New Delhi: The Indian government is to publish the names, photographs and addresses of thousands of convicted sex offenders in a bid to tackle a wave of sexual violence against women, and head off growing anger at what has been seen as an inadequate and tardy response by older political leaders out of touch with a rapidly changing society.
The controversial measure, announced by the minister of state for home affairs, R P N Singh, is to start in Delhi, where angry protests continue over the gang rape of a 23-year-old physiotherapy student 10 days ago. The victim of the hour-long attack, who suffered serious internal injuries, has now been moved to a specialist hospital in Singapore where her condition remains critical. “We are planning to start the process of identification in Delhi. Photographs, names and addresses of the rapists will be uploaded on the Delhi police website also,” Singh told reporters.
There are fears that identifying convicted rapists will lead to vigilante attacks. Others point out that, with a national average conviction rate of 25 percent for rape cases, and with many charges taking several years to reach court and enormous numbers of incidents going unreported, the measure can only have a limited effect. Women’s rights campaigners have, however, backed the idea.
“It is true that there is a risk of such attacks but at the moment it is the victim who has to suffer the shame and social ostracism,” said Ranjana Kumari, director of Delhi’s Centre for Social Research. “She can’t get married, for example. This will make sure the rapist is shamed. He won’t get a job, or somewhere to live and will be cut off from society. This is a powerful deterrent,” said Kumari, who is also a member of the national commission for empowerment of women.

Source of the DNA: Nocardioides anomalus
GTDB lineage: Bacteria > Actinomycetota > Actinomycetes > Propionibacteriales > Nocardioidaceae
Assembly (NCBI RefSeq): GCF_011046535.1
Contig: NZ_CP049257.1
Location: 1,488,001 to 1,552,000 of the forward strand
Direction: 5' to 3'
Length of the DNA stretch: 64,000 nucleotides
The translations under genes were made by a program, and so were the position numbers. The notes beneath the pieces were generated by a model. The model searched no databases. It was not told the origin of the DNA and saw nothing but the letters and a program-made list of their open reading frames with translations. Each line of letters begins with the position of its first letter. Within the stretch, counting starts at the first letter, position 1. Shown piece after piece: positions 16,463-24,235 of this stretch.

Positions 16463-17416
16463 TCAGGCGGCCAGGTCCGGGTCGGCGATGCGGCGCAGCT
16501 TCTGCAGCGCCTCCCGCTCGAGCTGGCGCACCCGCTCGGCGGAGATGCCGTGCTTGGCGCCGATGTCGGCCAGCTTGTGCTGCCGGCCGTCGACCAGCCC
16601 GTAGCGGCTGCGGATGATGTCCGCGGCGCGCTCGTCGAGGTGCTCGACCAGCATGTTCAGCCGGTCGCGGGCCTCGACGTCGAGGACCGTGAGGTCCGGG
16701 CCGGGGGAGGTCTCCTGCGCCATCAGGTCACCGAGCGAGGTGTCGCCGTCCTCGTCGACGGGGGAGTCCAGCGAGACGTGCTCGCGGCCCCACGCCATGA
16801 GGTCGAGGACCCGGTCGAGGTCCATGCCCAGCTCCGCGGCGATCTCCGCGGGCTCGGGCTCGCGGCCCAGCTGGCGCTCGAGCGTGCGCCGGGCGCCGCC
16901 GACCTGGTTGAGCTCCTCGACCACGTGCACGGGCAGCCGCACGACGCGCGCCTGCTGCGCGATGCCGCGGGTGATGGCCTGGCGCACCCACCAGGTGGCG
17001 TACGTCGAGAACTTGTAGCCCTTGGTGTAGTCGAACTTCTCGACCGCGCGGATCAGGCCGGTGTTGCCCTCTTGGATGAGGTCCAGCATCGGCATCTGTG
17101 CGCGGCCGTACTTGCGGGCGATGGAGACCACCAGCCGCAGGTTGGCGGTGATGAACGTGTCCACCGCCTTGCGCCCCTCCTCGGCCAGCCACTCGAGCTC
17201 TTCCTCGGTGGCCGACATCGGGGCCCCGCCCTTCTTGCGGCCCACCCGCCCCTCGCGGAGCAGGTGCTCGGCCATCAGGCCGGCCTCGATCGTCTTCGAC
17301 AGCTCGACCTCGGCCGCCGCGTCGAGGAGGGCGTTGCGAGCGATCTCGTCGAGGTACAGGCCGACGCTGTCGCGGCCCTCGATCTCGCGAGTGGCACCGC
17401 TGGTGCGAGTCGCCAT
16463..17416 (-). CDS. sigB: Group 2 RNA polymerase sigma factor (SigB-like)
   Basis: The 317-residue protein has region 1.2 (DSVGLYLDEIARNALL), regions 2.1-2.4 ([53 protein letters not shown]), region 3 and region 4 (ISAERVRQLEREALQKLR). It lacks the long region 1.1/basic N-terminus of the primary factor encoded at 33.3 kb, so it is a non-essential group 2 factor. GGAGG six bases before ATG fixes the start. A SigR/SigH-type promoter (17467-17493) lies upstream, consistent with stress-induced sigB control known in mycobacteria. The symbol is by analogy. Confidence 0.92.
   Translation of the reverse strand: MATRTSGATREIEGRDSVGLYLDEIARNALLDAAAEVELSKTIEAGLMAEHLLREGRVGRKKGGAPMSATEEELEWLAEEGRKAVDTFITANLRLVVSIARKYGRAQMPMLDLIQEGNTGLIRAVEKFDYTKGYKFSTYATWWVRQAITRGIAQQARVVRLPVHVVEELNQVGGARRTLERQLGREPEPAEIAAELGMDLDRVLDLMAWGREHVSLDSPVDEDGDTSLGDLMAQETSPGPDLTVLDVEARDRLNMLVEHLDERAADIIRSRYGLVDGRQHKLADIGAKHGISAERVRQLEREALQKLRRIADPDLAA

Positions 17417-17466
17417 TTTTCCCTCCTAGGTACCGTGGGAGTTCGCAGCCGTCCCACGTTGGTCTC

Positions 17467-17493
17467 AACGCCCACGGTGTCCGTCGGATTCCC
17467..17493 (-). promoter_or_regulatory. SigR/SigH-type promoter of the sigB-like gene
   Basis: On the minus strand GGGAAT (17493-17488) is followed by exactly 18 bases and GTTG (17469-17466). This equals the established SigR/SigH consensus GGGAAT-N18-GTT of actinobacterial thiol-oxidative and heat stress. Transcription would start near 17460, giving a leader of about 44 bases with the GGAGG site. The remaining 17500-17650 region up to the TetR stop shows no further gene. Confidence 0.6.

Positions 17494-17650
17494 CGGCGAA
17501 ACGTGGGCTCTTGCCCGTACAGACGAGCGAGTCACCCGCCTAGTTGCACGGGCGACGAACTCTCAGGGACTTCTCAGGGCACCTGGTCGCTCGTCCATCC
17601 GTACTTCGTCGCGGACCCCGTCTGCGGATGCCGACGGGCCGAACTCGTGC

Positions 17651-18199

Authorities, already under fire for their failure to prevent the original attack, which took place on a Sunday evening in a bus travelling on busy public roads, are now under pressure over their mishandling of the protests around India. Images of riot police beating back demonstrators carrying placards with slogans against violence who have attempted to reach parliament, the president’s official residence and the official homes of top officials in the centre of the capital, have reinforced the impression of an uncaring, out-of-touch government.
The incident has revealed deep fissures within Indian society. Described as “eve teasing”, sexual harassment is endemic and rape systematically blamed on irresponsible women behaving in “un-Indian” ways.
Police routinely ignore complaints of sexual violence; senior officers have even suggested women should fight back by hurling chilli powder at rapists. Bollywood films typically feature an initially distant girl who finally gives in to her determined, and often physically aggressive, suitor.
“India is currently in a twilight zone, when the traditional social norms have lost their resonance while modern values based on individual liberty have not yet gained acceptance,” said the financial newspaper Mint, in an editorial.
The six men responsible for the incident in Delhi included a driver of an unlicensed private bus, a vegetable seller and a gym assistant. Most had grown up in deeply conservative parts of rural India before moving to the capital. Guardian News